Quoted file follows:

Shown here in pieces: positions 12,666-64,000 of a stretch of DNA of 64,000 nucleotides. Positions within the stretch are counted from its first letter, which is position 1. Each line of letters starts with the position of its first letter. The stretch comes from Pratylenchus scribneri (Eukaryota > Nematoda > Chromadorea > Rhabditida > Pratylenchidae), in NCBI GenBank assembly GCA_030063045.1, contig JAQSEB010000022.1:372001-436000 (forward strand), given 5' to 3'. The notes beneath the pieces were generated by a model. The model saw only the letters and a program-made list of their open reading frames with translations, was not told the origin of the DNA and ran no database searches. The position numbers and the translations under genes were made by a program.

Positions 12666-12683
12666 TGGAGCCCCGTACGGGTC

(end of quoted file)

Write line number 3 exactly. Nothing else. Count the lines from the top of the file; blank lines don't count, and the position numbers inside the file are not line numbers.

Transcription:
12666 TGGAGCCCCGTACGGGTC